With the availability of power on the bike and GPS on the run, the good old heart rate monitor can seem obsolete. And it’s true, the most important pacing tools are (in order):
1. perceived exertion
2. power (bike) and pace (run)
3. heart rate (HR)
But, just because heart rate ranks #3 doesn’t mean it isn’t valuable!
USING HEART RATE DURING A RACE
1. During the race (especially on the bike), a higher than normal / expected heart rate is a warning sign that you might be working too hard.
If perceived exertion feels right and you are riding at your planned power, then you might choose to ignore the high heart rate for now, but you should be on “high alert” for issues (and do some soul searching about whether your are fooling yourself that the current effort is sustainable). When this happens to me, I make a concerted effort to use downhills and high speed sections to bring my heart rate down.
If perceived exertion is too high and heart rate is too high, then it’s time to back off, even if you are at your planned power. Settle down for now and maybe the body will reset and come around later. Or, maybe you’ll just have to ride at a lower power– often times a “bad bike” can be followed by an outstanding run.
2. High HR can also indicate dehydration.
If HR is creeping up later in the race, it’s possible you are getting dehydrated. Do a systems check and see if you should start drinking more aggressively.
ANALYZING YOUR HEART RATE AFTER THE RACE
1. If your heart rate was high for a long period of time to start the bike, it can mean your swim fitness is weak.
THAT’S HALF THE REASON WE TRAIN HARD ON THE SWIM. We don’t just want a good swim split– we want to be fit enough to race a hard 2.4 (or 1.2) mile swim and not feel tired at all afterwards! Many people can swim a fast split on limited training, but if your heart rate is spiked for an hour afterwards, you’ll pay the price.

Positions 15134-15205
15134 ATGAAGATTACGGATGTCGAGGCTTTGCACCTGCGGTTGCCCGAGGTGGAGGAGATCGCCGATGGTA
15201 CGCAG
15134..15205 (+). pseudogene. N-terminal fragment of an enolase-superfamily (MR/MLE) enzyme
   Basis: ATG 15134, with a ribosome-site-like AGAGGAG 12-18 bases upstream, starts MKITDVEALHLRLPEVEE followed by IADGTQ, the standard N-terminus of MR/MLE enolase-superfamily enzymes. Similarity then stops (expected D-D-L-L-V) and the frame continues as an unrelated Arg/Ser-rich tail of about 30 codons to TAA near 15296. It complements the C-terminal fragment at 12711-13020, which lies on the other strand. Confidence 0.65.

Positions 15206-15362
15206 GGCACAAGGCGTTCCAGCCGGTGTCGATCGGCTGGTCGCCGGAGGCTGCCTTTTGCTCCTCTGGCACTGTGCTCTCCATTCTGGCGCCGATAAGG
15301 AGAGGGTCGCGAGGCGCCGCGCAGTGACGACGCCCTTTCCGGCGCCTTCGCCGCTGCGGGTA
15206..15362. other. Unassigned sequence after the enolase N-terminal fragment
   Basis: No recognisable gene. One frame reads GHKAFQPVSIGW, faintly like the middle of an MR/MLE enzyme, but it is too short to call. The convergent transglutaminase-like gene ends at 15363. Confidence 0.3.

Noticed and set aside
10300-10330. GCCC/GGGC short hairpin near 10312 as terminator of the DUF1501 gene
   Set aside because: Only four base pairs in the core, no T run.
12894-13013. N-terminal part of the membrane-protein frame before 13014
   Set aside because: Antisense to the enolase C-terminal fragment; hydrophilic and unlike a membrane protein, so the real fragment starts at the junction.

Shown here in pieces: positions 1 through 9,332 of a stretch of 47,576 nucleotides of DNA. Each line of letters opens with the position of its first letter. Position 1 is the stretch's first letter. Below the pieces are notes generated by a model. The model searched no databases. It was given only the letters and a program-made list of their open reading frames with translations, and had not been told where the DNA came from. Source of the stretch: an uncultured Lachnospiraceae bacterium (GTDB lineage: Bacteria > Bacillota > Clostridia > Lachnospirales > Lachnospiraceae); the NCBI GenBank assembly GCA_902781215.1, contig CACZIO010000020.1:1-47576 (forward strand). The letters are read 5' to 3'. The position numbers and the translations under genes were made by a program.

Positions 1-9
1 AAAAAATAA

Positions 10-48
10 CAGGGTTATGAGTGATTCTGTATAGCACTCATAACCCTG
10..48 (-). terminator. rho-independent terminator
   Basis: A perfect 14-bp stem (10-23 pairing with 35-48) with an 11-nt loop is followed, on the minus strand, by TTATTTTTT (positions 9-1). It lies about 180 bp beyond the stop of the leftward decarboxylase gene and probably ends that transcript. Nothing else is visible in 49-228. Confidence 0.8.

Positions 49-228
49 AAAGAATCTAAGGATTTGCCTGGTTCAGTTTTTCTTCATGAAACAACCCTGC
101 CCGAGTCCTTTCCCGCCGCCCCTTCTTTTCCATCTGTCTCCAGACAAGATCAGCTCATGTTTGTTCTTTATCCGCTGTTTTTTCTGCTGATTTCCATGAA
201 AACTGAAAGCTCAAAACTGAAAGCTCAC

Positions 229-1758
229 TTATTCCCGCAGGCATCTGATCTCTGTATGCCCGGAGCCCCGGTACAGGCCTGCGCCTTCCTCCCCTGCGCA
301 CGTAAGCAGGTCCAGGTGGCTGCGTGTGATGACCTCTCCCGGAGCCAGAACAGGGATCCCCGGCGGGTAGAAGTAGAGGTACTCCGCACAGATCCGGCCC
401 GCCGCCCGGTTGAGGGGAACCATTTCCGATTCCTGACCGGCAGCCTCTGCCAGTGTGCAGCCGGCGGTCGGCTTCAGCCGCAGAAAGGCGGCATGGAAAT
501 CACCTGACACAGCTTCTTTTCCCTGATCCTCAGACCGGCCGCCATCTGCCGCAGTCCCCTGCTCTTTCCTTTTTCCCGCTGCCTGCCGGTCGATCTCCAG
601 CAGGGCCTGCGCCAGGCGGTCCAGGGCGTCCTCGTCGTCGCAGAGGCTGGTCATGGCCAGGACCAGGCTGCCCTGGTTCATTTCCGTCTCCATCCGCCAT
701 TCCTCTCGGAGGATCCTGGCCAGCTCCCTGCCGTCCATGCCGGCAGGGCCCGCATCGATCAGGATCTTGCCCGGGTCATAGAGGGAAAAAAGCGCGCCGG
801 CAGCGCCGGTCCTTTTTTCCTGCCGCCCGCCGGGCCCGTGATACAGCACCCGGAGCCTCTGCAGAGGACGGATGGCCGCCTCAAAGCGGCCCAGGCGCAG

2. Your heart rate should go up AT LEAST 5 beats (if not 10) from bike to run.
If you can’t do it, it means you likely biked too hard (or under fueled). For planning future pacing, if you know that you’ve had your best ironman run at 155 beats per minute, for example, you might want to keep your bike heart rate at 145 for most of the ride. If you are riding at 155, you know you are biking too hard from a HR perspective.
3. While your power and pace numbers will change a bit from race to race as you improve, your “Ironman heart rate” or “Half Ironman heart rate” will be much more stable from year to year.
I know that my best Ironman runs are 155 bpm (or a little higher if I’m really able to push). I’ve been able to run well pretty reliably off a a 147 bpm bike or below (with most races being 146-147). These numbers have been relatively stable over a decade. I’ve run well once off of a 151 bpm bike (my best ever Ironman marathon of 3:01), but I was ridiculously fit for that race. The less fit you are overall, the lower your bike HR should be if you want to have a chance to push it on the run.
I know… it’s difficult to find a decent heart rate strap and optical HR is junk for most people. But for the reasons above it’s worth putting in the effort to get it dialed. So… strap up and measure that heart rate!